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- Posted on Jun 23rd 2010 5:30PM by Mark Wigmore
Ron Hawkins' alphabet of rock and pop star paintings -- A is for Amy Winehouse, J is for Michael Jackson, Z is for Robert Zimmerman (er, B was already in use) -- are currently on display at Toronto's Drake Hotel General Store. The solo musician and former Lowest of the Low frontman is also multi-tasking, with four concert dates at the Queen West venue alongside the art project.
"The first time it was mounted it was 26, the full alphabet, A-Z, that was at a show in Buffalo," Hawkins tells Spinner, pointing out his favorites in the chaotically organized location which is currently home to 14 portraits.
"It came out of a thing called the 'Pocket Painting Project' that I was doing, to fight the recession and to try and sell some paintings."
The 3.5 by 5-inch head and shoulder shots jump off the west-facing wall with great character. The variety of artists suggests Hawkins' love for music runs across genres, from hip-hop kingpin Jay-Z -- "mainly because of the bling" -- to the Pogues' toothless singer Shane MacGowan.
"I did Willie Nelson, and I respect him, but I don't really listen to a lot of Willie Nelson," Hawkins admits. "His face was just so beautiful and insanely craggy, like a topographical map or something."
Many of the images Hawkins sourced are vintage shots from the subject's career, but he went with a more recent Ozzy Osbourne portrait to express his feelings towards metal's unexpectedly prolific personality.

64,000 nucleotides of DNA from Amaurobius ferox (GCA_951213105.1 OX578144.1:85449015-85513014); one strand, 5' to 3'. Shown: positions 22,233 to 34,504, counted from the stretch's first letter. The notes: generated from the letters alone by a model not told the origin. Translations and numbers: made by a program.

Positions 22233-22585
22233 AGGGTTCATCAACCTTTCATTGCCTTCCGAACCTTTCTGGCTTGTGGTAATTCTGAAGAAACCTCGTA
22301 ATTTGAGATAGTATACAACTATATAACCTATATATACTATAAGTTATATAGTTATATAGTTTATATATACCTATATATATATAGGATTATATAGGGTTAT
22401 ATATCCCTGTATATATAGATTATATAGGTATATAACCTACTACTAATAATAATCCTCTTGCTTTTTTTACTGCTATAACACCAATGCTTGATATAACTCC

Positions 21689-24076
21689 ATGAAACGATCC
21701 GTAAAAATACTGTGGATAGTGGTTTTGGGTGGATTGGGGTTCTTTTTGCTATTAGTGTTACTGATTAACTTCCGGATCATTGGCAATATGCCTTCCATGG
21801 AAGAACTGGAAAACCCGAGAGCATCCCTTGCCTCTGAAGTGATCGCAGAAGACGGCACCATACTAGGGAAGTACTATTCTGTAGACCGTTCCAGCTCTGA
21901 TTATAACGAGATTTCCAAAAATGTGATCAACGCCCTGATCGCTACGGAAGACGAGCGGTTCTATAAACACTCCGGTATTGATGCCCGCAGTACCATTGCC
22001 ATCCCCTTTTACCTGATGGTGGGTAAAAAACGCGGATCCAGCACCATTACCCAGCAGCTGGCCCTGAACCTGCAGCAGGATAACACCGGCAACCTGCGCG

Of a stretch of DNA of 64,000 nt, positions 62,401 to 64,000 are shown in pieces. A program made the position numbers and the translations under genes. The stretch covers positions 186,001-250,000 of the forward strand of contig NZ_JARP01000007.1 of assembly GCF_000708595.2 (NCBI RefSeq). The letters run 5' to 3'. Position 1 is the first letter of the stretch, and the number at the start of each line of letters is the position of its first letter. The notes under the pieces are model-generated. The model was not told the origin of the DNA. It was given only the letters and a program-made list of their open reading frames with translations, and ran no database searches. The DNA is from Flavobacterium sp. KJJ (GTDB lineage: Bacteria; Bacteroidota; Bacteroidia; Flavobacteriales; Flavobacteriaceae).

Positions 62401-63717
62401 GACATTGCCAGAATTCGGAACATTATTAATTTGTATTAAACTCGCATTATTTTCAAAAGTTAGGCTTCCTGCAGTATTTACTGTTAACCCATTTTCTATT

"Some of it was to see a picture of someone, and for me this shot encapsulates Ozzy's personality. He's supposed to be dark but really he's just like Bud Abbott with purple glasses; he's the dark Bud Abbott."
Rock Star Portraits from A to Z
But it's the unlikely choice of a young Michael Jackson in the collection that provides a deeper curiosity. "I didn't really want to paint the, in quotes, 'adult Michael Jackson.' The Jackson 5 was happening when I was pretending to play music... so I figured he should be there. One thing was, could I fit that afro in a three-by-five [canvas]?"
At the heart of this project is Hawkins' continued push to follow his artistic pathways. He doesn't like the word 'bravery,' as some of his peers describe it. Solo tours and painting collections are not sure-footed paths to fortune, but he believes the lack of monetary stability is a small price to pay when involved in such fulfilling work.
"I generally get jazzed about something and then start doing it. All the things I do, being an indie musician and a painter, it's so hard to think in terms of making a lot of money. I am very aware that I am on this planet for a short amount of time and I have been lucky enough to stumble on things I want to do, and have confidence enough to go through with them. The leap of faith is one of things you learn by doing this, they're seductive, the endorphins run, they are like drugs or sex or anything. It's like, 'man I hope I can pull this off!'"
Your chance to judge Hawkins' latest artistic gamble in person won't last long, as Feist, Iggy Pop, Henry Rollins and all the rest will only stare down at art lovers until July 1st. You can catch Ron Hawkins in concert every Wednesday in June at the Drake, and look out for a Lowest of the Low reunion this fall.